On Wed, 2016-11-30 at 13:59 -0800, James Bottomley wrote:
> > > The point here is that because there's a pem file
> > representation of the
> > > key, it can be used anywhere a PEM file can be *without*
> > having
> > to tell
> > > openssl what the engine is (the PEM guards being unique to
> > the
> > key
> > > type).
> > Well, I think I can see your point (except for the above question),
> > but frankly I don’t like this approach very much.
> It's already a mechanism used by gnutls to load TPM keys, so it makes
> sense from a compatibility point of view that it should just work for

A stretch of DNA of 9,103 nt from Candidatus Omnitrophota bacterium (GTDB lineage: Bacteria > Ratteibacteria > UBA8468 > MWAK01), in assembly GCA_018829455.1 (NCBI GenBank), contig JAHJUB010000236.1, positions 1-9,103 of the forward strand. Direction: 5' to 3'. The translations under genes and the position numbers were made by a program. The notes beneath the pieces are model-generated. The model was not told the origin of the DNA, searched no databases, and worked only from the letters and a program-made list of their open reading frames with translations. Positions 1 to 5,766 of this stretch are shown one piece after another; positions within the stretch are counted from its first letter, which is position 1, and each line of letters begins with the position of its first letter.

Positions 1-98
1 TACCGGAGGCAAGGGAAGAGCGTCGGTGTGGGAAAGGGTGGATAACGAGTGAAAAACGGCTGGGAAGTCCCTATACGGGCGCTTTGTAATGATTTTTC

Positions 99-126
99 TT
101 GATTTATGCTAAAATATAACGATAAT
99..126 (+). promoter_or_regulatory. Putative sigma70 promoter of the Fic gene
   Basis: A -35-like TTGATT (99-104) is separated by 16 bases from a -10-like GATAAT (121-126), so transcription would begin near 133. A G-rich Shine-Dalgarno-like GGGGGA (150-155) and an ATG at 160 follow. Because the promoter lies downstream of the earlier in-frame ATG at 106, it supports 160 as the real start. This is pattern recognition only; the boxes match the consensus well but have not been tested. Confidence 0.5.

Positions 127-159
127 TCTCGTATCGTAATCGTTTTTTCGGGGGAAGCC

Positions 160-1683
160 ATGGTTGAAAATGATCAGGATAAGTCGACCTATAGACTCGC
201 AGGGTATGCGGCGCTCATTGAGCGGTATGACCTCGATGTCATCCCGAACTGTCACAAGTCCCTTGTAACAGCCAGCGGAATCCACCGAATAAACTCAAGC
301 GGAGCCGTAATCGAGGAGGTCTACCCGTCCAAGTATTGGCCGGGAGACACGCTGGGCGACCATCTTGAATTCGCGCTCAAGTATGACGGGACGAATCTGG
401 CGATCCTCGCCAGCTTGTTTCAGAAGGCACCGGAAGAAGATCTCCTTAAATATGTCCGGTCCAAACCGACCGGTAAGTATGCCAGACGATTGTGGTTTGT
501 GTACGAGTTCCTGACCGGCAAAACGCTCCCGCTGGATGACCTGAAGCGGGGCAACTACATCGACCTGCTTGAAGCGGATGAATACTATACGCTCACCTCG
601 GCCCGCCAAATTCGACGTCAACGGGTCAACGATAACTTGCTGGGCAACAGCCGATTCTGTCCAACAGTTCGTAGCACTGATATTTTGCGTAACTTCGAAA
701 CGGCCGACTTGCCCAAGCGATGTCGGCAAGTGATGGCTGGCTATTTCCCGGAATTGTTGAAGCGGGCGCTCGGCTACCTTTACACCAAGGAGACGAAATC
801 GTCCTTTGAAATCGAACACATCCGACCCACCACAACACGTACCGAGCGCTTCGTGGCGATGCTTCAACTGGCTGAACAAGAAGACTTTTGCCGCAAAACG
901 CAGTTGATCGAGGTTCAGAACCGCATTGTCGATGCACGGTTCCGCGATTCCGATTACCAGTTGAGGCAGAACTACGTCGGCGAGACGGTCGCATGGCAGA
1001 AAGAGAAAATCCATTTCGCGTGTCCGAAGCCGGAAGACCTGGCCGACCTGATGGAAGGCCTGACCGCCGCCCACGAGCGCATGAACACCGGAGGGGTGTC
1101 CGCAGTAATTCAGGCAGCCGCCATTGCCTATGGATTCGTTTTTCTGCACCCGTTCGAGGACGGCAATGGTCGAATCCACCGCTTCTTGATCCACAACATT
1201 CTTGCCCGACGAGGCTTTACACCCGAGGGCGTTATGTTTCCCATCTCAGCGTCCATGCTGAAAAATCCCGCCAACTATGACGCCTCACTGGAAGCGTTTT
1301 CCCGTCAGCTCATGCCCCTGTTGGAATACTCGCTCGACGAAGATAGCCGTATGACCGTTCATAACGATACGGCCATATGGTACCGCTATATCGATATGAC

> openssl as well. It doesn't preclude using a pkcs11 token approach
> well, it's just a different mechanism for handling keys.
Note that gnutls' mechanism relies on the "tpmkey:" URLs to load them,
rather than loading via any other PEM mechanism. The URL approach has
the advantage that it provides a uniformity in handling similar to
PKCS#11 URLs (and it wouldn't matter whether these keys are in file, in
the TPM itself or in some other OS storage area - you specify them all
However, neither of URLs or file loading would survive the TPM 2.0
thing. Most likely (and hopefully) the latter keys will be handled over
PKCS#11 rather than directly.
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